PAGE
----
NEWS
By RICHARD F. BELISLE | richardb@herald-mail.com | February 18, 2011
A Masonic apron presented to George Washington at Mount Vernon by the Marquis de Lafayette in 1784, and thought to have been lost for two centuries, has been hanging in a Masonic meeting room in downtown Shepherdstown all this time. The apron has been in the Mt. Nebo Lodge No. 91 A.F. & A. M. on East German Street since the early 1800s. Thomas Hammond, who married Mildred Washington, George Washington's niece, bought the apron from Martha Washington's estate for $6. The couple moved to Charles Town, W.Va.
NEWS
Lynn Little | July 20, 2011
Eating ice cream to beat the summer heat is one of America's favorite pastimes.   Homemade ice cream can be a special treat, but it can also become a threat because of salmonellosis. While commercially manufactured ice cream is typically made with pasteurized eggs or egg products, recipes for homemade ice cream often use raw eggs in the base mixture. If your favorite ice cream recipe uses uncooked eggs, it is time to replace or revise it. Those raw eggs may contain salmonella bacteria that can cause foodborne illness.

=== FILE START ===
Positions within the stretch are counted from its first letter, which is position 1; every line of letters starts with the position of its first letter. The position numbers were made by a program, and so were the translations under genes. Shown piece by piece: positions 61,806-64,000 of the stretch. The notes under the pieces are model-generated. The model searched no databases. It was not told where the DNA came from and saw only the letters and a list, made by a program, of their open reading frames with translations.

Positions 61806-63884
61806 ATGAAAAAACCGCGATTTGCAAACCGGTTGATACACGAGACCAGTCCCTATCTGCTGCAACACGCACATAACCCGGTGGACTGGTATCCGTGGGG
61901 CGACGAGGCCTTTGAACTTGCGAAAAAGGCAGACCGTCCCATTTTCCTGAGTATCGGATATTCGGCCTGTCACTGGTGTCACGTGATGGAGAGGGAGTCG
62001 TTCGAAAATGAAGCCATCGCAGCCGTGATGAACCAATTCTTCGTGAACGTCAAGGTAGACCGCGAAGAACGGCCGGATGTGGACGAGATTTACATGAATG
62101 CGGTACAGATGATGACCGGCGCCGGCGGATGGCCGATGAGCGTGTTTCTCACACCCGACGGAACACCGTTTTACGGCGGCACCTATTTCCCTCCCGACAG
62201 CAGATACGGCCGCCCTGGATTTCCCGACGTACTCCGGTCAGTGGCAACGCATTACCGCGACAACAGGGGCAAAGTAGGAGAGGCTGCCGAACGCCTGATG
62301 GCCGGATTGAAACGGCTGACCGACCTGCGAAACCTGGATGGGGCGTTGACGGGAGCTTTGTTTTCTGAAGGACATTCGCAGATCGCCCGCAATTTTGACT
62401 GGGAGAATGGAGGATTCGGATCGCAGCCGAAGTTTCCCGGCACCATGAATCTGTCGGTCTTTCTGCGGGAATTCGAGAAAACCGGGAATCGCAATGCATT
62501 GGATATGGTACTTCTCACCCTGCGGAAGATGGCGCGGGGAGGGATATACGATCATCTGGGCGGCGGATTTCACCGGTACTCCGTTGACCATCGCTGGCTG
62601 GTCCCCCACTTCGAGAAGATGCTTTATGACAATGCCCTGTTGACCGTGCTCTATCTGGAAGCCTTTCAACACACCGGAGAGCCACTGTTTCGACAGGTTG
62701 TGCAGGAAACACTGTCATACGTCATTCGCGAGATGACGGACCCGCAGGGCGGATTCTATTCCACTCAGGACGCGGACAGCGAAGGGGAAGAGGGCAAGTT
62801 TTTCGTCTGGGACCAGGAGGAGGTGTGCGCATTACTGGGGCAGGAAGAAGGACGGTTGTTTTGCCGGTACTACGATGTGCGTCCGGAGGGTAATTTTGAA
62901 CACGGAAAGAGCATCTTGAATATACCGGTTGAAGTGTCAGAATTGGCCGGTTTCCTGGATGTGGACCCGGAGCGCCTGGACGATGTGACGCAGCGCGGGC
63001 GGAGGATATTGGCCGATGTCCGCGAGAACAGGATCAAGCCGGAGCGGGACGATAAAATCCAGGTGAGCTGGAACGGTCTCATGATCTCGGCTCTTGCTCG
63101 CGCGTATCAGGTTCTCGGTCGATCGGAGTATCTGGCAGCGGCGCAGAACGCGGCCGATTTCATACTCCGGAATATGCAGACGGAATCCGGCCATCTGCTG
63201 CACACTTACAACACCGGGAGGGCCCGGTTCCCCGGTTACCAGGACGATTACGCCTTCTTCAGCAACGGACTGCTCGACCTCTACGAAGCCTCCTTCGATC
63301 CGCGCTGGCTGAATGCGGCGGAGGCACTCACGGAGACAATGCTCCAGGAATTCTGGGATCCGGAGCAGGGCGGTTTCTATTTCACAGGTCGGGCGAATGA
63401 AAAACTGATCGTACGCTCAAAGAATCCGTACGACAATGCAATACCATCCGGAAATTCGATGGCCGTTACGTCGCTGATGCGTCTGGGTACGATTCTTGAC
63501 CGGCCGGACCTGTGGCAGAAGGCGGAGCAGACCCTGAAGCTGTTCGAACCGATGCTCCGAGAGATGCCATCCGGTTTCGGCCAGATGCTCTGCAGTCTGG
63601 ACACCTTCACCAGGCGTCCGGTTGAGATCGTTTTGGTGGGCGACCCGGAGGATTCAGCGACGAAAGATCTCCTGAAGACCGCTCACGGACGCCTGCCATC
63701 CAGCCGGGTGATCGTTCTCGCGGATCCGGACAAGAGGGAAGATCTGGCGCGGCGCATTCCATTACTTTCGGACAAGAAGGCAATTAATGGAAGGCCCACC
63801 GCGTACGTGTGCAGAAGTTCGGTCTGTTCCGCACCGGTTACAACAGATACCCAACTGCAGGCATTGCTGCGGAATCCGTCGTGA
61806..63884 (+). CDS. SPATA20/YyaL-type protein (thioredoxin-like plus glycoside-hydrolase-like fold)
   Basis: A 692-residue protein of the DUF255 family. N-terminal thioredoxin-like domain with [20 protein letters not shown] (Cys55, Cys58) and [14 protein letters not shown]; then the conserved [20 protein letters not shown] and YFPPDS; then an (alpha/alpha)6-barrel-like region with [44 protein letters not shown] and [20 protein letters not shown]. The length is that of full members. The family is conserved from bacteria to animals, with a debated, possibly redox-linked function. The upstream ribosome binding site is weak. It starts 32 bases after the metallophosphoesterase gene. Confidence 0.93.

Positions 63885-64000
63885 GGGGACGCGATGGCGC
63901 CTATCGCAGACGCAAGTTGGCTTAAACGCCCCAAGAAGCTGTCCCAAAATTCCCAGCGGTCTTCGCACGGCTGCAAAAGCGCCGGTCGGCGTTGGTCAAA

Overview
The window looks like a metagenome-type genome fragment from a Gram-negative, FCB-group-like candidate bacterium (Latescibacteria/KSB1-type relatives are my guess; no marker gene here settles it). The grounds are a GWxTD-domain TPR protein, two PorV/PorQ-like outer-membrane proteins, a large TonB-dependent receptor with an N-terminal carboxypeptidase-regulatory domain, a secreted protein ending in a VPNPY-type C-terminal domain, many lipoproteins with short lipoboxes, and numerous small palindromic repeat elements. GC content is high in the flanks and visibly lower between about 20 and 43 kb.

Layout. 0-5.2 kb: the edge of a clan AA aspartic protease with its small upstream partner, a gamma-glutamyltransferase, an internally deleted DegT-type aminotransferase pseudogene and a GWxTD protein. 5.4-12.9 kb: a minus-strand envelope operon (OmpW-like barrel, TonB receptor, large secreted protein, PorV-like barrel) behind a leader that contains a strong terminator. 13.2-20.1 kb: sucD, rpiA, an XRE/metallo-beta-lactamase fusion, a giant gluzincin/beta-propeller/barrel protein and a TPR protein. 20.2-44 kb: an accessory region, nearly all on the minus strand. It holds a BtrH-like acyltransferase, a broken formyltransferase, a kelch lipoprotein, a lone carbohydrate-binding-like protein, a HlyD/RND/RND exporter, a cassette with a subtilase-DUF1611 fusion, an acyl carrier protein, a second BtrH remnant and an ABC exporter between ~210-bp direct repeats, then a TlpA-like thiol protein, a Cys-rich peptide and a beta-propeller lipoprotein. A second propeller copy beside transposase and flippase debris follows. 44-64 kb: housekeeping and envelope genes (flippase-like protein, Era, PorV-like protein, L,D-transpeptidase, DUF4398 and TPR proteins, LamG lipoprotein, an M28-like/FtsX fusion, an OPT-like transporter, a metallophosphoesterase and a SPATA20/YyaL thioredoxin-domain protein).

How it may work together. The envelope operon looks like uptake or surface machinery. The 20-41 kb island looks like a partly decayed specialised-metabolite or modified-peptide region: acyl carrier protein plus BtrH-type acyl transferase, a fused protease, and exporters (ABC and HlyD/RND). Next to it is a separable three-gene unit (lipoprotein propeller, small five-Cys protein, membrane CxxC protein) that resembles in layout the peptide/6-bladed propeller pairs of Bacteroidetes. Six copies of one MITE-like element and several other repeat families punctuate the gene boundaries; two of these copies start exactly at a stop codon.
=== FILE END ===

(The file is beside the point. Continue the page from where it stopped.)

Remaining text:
NEWS
By RICHARD F. BELISLE | richardb@herald-mail.com | June 11, 2012
Howard Swint, “a common man running a common campaign to represent the common people,” wants to wrest the 12-year Second District U.S. House seat from Republican incumbent Shelley Moore Capito. Swint, 53, of Charleston, W.Va., said Monday he is running such a low-key campaign that he has yet to raise “enough money to count.” He doesn't accept campaign contributions from corporations or special-interest groups. “I only accept individual donations,” he said. Swint seems undaunted that he's facing a mountainous fight for Capito's seat.